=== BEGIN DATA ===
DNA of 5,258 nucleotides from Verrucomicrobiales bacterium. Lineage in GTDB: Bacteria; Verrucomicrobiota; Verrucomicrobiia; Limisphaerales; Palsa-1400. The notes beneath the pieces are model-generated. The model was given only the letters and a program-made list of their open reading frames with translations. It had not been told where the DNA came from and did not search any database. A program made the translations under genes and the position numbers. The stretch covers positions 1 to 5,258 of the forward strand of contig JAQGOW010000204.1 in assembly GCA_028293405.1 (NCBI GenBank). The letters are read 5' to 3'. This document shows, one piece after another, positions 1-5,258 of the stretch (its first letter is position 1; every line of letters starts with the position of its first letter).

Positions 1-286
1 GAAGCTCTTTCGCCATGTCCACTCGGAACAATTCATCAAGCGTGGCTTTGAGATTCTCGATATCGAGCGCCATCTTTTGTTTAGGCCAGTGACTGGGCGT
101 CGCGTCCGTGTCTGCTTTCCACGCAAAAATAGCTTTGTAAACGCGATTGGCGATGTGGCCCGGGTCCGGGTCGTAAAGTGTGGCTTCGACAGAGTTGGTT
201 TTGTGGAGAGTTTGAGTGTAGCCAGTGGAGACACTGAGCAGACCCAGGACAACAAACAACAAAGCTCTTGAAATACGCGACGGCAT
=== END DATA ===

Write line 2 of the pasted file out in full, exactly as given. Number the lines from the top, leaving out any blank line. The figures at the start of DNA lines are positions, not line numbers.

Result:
Positions 1-286